The impact of El Nino and La Nina weather patterns on Canterbury water resources
Water is an extremely important and increasingly contentious resource in the Canterbury region. An accurate assessment of the size and behaviour of the resource is fundamental to effective water management. This study attempts to calculate rainfall, runoff and evapotranspiration (ET) for Canterbury in order to ascertain a regional water balance as a means of quantifying a net excess or deficit of water in the hydrological budget. The effect of the El Nino Southern Oscillation (ENSO) on this water balance is investigated. Water balances are calculated for two ‘mega-catchments’; western or ‘Alpine’ Canterbury, from the Southern Alps to the foothills, and eastern or ‘Plains’ Canterbury. Long term averages (LTA) are compared with the two strongest years of positive and negative ENSO in the last thirty years, as measured by the Southern Oscillation Index (SOI). The water balance of the Alpine catchment proved problematic, with a significant deficit result. This is thought to be due to major underestimation of rainfall in the alpine region resulting from poor distribution of rainfall gauges. The rainfall figures were recalculated by addition of runoff and ET. The resulting rainfall figures show an increase in rain from LTA for El Nino years and an even greater increase for La Nina, although the high variability in rain means these differences are not statistically significant. This research indicates that there is an impact of strong ENSO events on the water budget components of Canterbury, New Zealand. La Nina conditions tend to produce increased rainfall and decreased evapotranspiration compared to El Nino conditions. The Plains catchment is where the pressure on the water resources is greatest. The LTA’s produce an annual excess of 94mm, while El Nino years with lower rainfall and higher ET, produced a deficit of 65mm. La Nina years have rainfall between the LTA and El Nino years, but a lower ET than either, and produces a deficit of 10mm. Due to data and modeling inaccuracies the La Nina deficit is not large enough to be considered certain. Availability of accurate measured data across the catchments proved to be a major issue for this study. As a result a mixture of measured and modeled data is used and results should be treated with caution. It is recommended that significant investment be made in increasing the capacity of the region to accurately quantify its water resources.... [Show full abstract]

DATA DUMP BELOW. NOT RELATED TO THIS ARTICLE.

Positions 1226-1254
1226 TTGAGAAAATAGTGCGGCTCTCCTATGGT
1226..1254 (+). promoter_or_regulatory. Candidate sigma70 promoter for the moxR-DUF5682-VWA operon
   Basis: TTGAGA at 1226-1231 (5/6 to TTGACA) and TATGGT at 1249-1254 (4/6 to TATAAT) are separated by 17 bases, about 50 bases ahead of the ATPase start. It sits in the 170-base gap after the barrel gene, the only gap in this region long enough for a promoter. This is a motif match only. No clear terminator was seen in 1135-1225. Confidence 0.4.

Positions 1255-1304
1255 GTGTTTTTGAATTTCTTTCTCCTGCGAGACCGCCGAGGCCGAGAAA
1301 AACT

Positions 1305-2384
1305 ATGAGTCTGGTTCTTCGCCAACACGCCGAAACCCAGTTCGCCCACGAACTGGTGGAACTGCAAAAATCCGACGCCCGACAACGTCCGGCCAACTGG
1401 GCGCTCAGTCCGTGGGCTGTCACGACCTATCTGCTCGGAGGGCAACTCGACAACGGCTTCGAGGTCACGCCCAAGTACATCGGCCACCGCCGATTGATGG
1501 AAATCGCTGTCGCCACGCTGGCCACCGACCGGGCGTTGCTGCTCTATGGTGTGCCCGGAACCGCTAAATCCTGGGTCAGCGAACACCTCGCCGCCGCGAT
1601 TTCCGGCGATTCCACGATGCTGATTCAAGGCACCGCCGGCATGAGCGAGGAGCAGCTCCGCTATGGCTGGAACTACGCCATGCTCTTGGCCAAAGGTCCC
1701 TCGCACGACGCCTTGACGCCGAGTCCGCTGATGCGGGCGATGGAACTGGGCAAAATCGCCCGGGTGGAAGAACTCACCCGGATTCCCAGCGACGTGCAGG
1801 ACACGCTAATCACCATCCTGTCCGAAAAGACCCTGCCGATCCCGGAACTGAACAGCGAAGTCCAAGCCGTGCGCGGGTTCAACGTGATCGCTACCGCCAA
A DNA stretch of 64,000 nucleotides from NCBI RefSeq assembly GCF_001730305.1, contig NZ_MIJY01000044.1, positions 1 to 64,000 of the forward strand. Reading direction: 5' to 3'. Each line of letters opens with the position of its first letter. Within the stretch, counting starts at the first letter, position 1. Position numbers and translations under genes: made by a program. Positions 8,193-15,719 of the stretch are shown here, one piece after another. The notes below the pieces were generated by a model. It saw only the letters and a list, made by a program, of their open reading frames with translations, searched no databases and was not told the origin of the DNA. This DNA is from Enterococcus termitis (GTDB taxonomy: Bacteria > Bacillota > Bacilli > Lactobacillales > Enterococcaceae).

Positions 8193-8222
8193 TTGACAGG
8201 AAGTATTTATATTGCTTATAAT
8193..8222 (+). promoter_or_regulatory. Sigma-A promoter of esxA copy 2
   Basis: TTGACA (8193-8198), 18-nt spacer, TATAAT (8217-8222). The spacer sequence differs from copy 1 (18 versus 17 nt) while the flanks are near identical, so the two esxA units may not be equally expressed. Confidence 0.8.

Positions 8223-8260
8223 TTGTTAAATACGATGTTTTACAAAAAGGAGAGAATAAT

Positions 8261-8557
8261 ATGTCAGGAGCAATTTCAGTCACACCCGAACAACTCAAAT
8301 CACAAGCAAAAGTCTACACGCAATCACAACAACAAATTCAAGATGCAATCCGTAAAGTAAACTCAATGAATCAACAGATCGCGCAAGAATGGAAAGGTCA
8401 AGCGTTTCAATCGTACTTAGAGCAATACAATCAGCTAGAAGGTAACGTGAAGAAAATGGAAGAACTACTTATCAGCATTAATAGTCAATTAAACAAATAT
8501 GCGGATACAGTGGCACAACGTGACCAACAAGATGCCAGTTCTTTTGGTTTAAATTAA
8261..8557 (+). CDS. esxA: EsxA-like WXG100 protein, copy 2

Keywordsevapotranspiration; La Nina; El Nino; El Nino Southern Oscillation (ENSO); Southern Oscillation Index (SOI); water resources; Canterbury; hydrologic budget; ENSO; SOI; ET
TypeConference Contribution - Published (Conference Paper)
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